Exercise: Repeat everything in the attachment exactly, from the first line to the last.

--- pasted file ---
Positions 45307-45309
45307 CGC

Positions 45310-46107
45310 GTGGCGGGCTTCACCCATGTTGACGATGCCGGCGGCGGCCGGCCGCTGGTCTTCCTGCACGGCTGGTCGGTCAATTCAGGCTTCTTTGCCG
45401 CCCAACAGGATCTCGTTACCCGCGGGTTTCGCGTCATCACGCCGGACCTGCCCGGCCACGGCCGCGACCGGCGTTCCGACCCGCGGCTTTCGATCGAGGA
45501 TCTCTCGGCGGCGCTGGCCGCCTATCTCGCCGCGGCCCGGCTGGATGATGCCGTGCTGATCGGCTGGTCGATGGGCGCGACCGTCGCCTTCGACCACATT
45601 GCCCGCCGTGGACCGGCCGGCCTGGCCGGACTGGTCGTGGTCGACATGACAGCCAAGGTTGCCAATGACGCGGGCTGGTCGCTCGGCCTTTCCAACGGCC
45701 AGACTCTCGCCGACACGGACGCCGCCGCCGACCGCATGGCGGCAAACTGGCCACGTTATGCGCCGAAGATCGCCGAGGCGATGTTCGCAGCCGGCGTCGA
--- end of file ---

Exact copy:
Positions 45307-45309
45307 CGC

Positions 45310-46107
45310 GTGGCGGGCTTCACCCATGTTGACGATGCCGGCGGCGGCCGGCCGCTGGTCTTCCTGCACGGCTGGTCGGTCAATTCAGGCTTCTTTGCCG
45401 CCCAACAGGATCTCGTTACCCGCGGGTTTCGCGTCATCACGCCGGACCTGCCCGGCCACGGCCGCGACCGGCGTTCCGACCCGCGGCTTTCGATCGAGGA
45501 TCTCTCGGCGGCGCTGGCCGCCTATCTCGCCGCGGCCCGGCTGGATGATGCCGTGCTGATCGGCTGGTCGATGGGCGCGACCGTCGCCTTCGACCACATT
45601 GCCCGCCGTGGACCGGCCGGCCTGGCCGGACTGGTCGTGGTCGACATGACAGCCAAGGTTGCCAATGACGCGGGCTGGTCGCTCGGCCTTTCCAACGGCC
45701 AGACTCTCGCCGACACGGACGCCGCCGCCGACCGCATGGCGGCAAACTGGCCACGTTATGCGCCGAAGATCGCCGAGGCGATGTTCGCAGCCGGCGTCGA